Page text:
Pandemic is set in the near future, where a virus of epic proportions has overtaken the planet. There are more infected than uninfected, and humanity is losing its grip on survival. Its only hope is finding a cure and keeping the infected contained. Lauren (Rachel Nichols) is a doctor, who, after the fall of New York, comes to Los Angeles to lead a team to hunt for and rescue uninfected survivors. The movie opens today, April 1, 2016, in theaters for a limited release, and on Video on Demand and iTunes on April 5, 2016.
Pandemic is yet another installment in Zombie cinema that bears the most resemblance to 28 Days Later and World War Z. The Z-word is never uttered in this movie, but as the film progresses, you realize that it might as well belong in that category. The only difference here is that there are four stages of infection before the infected becomes a full-on rage eater. Whether it’s by starvation or by the brain damage somehow switching on the need to cannibalize uninfected people, remains a mystery. We just know that it’s a recent development no one in the movie had ever witnessed before.
We follow Doctor Lauren Chase (Rachel Nichols), a CDC lab tech who gets called back to Los Angeles from New York, the latest major city to fail at holding back the relentless virus. She’s immediately thrown into a four-man team to brave the wilds of L.A. and rescue a medical unit who got stranded with uninfected survivors somewhere downtown.
Joining Lauren are two seasoned hard-asses and a navigator: “Wheeler” (Alfie Allen, Game of Thrones), the group’s wheel man and an ex-con; Gunner (Mekhi Phifer), an ex-cop who provides the muscle (and obviously the first to die for a number of reasons); Denise (Missi Pyle) the most sympathetic character out of the group who holds the map. Like Lauren, Denise lost a child. What no one knows, however, is that Lauren is on a mission of her own to find her teenage daughter, and is willing to endanger everyone else to get to her. There’s another big secret that provides a nice plot twist later on.
Once the group is out in the wild, there are various deranged infected that try different ways to lure our heroes off the bus. Yes, these guys are intelligent. There’s one scenario where they use an uninfected young woman to lure half of the team off the bus. Once they realize what’s happened, they’re swarmed by infected who were pretending to be dead.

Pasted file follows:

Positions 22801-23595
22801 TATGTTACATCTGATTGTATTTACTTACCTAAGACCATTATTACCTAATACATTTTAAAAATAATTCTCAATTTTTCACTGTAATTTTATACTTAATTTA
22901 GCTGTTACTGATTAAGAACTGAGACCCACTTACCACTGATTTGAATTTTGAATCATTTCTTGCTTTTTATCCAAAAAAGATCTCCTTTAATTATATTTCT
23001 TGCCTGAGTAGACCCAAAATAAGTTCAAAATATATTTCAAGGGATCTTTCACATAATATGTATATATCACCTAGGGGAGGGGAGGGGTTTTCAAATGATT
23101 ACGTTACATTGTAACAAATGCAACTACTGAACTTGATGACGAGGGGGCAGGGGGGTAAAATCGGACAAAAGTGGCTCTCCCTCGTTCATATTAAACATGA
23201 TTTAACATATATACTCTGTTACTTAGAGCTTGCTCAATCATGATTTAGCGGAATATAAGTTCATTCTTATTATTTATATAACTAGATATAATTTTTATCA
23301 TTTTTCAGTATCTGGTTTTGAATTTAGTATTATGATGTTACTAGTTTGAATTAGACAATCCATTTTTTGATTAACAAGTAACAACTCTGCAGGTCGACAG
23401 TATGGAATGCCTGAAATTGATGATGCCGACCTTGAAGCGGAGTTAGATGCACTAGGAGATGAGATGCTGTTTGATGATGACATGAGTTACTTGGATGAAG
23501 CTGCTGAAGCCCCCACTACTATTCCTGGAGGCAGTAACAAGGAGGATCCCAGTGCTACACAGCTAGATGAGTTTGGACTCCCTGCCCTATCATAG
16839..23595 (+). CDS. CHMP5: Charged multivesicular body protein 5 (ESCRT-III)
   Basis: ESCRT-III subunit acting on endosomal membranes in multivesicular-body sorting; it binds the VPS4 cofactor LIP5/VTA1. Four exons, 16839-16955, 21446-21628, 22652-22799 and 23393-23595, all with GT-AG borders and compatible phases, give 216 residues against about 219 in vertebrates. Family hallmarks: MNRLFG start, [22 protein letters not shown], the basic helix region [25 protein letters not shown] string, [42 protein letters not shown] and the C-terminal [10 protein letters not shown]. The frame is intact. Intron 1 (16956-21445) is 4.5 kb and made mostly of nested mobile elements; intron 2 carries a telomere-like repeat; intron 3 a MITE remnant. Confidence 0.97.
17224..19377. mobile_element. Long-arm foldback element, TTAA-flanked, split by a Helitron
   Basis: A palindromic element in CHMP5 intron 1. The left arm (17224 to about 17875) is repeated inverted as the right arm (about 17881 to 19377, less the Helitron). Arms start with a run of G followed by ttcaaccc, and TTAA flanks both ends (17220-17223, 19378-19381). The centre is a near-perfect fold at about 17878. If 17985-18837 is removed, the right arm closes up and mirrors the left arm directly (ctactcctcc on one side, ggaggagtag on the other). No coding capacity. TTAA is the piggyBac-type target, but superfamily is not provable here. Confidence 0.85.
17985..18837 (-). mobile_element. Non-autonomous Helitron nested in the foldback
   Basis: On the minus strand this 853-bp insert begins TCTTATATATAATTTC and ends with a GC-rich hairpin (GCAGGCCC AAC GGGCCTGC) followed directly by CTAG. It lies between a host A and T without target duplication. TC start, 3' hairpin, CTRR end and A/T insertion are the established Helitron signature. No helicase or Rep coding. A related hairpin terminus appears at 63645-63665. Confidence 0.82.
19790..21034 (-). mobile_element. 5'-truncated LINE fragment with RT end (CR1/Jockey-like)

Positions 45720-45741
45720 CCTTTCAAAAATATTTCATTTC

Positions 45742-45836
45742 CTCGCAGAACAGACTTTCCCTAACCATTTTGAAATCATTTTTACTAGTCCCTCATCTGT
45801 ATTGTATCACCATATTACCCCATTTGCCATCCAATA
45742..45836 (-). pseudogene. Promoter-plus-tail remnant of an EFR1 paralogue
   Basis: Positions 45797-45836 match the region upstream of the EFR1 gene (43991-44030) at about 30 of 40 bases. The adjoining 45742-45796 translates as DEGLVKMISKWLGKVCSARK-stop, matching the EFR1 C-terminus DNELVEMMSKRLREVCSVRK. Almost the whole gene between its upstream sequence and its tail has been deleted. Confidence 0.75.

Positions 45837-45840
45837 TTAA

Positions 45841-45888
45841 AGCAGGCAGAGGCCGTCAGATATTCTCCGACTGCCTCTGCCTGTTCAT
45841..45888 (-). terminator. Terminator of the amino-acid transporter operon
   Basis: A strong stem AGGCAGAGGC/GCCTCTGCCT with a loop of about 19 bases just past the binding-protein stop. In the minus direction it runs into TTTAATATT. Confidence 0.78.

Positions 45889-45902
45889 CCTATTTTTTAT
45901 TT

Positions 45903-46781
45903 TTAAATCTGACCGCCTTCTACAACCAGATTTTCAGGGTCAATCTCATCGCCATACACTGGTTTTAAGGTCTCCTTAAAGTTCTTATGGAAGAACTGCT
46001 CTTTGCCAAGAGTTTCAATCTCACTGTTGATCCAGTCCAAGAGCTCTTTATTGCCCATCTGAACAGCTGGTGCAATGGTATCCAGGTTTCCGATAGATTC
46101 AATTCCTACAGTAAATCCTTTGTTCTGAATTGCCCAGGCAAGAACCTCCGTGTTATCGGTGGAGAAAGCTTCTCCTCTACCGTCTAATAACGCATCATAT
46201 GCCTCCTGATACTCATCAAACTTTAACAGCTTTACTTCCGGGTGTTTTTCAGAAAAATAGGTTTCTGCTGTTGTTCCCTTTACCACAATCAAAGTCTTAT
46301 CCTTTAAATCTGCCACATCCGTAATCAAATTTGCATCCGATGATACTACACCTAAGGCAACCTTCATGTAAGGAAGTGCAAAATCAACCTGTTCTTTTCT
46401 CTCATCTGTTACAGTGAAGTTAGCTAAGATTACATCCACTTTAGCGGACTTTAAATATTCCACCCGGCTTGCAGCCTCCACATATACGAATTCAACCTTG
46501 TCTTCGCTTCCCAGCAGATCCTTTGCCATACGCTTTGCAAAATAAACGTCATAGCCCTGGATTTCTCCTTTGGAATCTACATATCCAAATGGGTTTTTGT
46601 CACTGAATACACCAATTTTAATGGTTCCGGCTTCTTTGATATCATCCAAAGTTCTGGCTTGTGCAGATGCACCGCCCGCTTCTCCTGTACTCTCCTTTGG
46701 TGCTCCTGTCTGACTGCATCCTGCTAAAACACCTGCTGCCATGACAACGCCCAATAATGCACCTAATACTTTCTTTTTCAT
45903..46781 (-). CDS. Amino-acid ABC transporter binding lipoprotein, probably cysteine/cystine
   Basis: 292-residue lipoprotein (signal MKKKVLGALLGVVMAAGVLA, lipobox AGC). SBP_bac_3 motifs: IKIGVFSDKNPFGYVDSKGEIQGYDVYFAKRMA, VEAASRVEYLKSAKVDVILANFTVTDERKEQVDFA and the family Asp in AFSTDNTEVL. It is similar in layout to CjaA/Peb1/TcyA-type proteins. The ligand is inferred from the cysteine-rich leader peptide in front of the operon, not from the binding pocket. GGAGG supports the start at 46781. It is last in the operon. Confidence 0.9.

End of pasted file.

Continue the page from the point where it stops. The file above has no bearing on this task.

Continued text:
Things go from bad to worse once they reach their destination. The crew gets scattered and picked off. Ultimately Lauren focuses on going into the suburbs, which is infested with Level 5 infected, to find her daughter. As this quest unfolds we’re met with a few upheavals, but it doesn’t really reach the level of tragedy the direction seemed to have hoped for. Tragic and sad, yes. But the execution of the ending brings the final moments to a “Well, that sucks” instead of the intended “OMG WHY?! THAT’S SO SAD!”
What took me out of the film a lot was the way it was filmed. You’re almost always looking from the perspective of one of the four characters via the cameras attached to their helmets. In other words, we’re approaching this film as if we’re in a first-person shooter. Sort of. Other footage comes from security cameras that still work for some reason, and one or two phantom cameras that don’t seem to have an origin (i.e. when Lauren is talking with the no-nonsense lead physician in the beginning of the movie). The technique is in no way as hectic or kinetic as the upcoming Hardcore Henry, so there’s no sense of novelty as you watch the film aside from the first-person zombie kills (side note: don’t eat anything while you’re watching this). Were it filmed traditionally, in fact, a lot of the scenes would have had much better impact on the viewer.
In the end, Pandemic is a passable reinterpretation of the zombie genre. All things considered, it’s a good B-movie. It’s certainly better than World War Z, and that one had Brad Pitt and a huge budget.